By David Autor, Kaushik Basu, Zia Qureshi, Dani Rodrik
In the current digital era, new technologies like artificial intelligence and automation are reshaping economies—and societies. While they hold great promise to boost economic prosperity and raise human welfare, they also highlight, and can deepen, economic and social fault lines across advanced and developing economies. Indeed, economic inequality has been rising in many countries over the period of the boom in digital technologies, stoking social discontent in those left behind, across industries, across the workforce, and across different segments of society. An increasingly unequal society can weaken trust in public institutions and undermine democratic governance. Mounting global disparities can imperil geopolitical stability. Rising inequality has emerged as an important topic of political debate and a major public policy concern.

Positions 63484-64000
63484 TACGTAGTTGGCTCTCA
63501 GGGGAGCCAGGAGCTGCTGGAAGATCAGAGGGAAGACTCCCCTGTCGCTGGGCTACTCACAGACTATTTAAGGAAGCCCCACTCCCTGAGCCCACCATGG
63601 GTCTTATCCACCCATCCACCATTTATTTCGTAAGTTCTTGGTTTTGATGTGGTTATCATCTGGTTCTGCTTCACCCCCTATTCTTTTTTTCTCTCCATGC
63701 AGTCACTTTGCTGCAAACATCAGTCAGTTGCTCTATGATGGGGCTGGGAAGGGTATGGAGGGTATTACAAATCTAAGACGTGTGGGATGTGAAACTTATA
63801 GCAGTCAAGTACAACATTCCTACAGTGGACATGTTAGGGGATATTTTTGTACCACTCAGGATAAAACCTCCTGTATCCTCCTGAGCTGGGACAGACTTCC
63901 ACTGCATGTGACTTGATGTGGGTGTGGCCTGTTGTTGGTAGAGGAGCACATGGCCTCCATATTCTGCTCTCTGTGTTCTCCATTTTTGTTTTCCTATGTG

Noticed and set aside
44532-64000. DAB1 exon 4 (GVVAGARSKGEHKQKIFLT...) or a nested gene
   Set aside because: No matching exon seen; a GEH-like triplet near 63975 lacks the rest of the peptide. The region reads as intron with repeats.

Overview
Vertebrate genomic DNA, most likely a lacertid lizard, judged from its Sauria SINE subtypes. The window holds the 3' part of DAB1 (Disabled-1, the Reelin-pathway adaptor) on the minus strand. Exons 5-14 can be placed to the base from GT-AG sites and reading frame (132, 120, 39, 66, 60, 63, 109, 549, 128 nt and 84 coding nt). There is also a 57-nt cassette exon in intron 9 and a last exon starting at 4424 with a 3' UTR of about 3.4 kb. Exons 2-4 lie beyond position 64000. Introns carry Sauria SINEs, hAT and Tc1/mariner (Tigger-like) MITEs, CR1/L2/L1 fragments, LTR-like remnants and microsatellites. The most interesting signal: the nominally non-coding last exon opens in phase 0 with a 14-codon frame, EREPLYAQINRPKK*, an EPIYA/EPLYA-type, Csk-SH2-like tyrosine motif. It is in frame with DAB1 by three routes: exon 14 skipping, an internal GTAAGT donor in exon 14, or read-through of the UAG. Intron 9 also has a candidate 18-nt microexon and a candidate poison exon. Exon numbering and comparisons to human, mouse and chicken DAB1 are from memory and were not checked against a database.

This report, part of ongoing research under the Global Forum on Democracy and Technology, addresses questions related to technology’s implications for inequality and to the policy agenda to promote more inclusive economic growth and development from technological advances:
- In what ways is today’s technological transformation contributing to higher inequality within economies?
- Should workers fear the new automation?
- What are the implications of the new technologies for global inequality and economic convergence between economies?
- What new challenges arise for public policy to manage technological change to build inclusive prosperity?
- What new thinking and adaptations are needed to realign institutions and policies with the digital economy, at national and global levels—and to shape technological change itself?
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